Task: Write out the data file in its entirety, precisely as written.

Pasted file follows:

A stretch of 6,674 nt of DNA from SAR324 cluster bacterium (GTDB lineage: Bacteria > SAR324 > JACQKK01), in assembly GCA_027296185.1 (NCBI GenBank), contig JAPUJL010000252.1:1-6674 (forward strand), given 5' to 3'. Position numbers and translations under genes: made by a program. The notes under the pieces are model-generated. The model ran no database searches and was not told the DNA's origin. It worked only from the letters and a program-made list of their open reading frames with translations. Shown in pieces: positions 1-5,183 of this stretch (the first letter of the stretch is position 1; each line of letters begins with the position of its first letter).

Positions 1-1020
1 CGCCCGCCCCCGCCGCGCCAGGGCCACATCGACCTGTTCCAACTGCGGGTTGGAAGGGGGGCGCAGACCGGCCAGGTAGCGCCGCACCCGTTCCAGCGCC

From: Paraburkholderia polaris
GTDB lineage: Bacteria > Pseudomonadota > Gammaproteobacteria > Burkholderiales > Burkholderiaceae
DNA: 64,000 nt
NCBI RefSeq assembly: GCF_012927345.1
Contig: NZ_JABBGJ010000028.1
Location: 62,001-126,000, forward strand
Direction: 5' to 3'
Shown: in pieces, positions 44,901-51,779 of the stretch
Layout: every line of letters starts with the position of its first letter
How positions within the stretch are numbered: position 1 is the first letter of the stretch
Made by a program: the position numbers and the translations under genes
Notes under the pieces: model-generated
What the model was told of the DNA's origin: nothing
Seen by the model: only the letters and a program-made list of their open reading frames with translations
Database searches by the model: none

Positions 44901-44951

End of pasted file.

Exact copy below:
A stretch of 6,674 nt of DNA from SAR324 cluster bacterium (GTDB lineage: Bacteria > SAR324 > JACQKK01), in assembly GCA_027296185.1 (NCBI GenBank), contig JAPUJL010000252.1:1-6674 (forward strand), given 5' to 3'. Position numbers and translations under genes: made by a program. The notes under the pieces are model-generated. The model ran no database searches and was not told the DNA's origin. It worked only from the letters and a program-made list of their open reading frames with translations. Shown in pieces: positions 1-5,183 of this stretch (the first letter of the stretch is position 1; each line of letters begins with the position of its first letter).

Positions 1-1020
1 CGCCCGCCCCCGCCGCGCCAGGGCCACATCGACCTGTTCCAACTGCGGGTTGGAAGGGGGGCGCAGACCGGCCAGGTAGCGCCGCACCCGTTCCAGCGCC

From: Paraburkholderia polaris
GTDB lineage: Bacteria > Pseudomonadota > Gammaproteobacteria > Burkholderiales > Burkholderiaceae
DNA: 64,000 nt
NCBI RefSeq assembly: GCF_012927345.1
Contig: NZ_JABBGJ010000028.1
Location: 62,001-126,000, forward strand
Direction: 5' to 3'
Shown: in pieces, positions 44,901-51,779 of the stretch
Layout: every line of letters starts with the position of its first letter
How positions within the stretch are numbered: position 1 is the first letter of the stretch
Made by a program: the position numbers and the translations under genes
Notes under the pieces: model-generated
What the model was told of the DNA's origin: nothing
Seen by the model: only the letters and a program-made list of their open reading frames with translations
Database searches by the model: none

Positions 44901-44951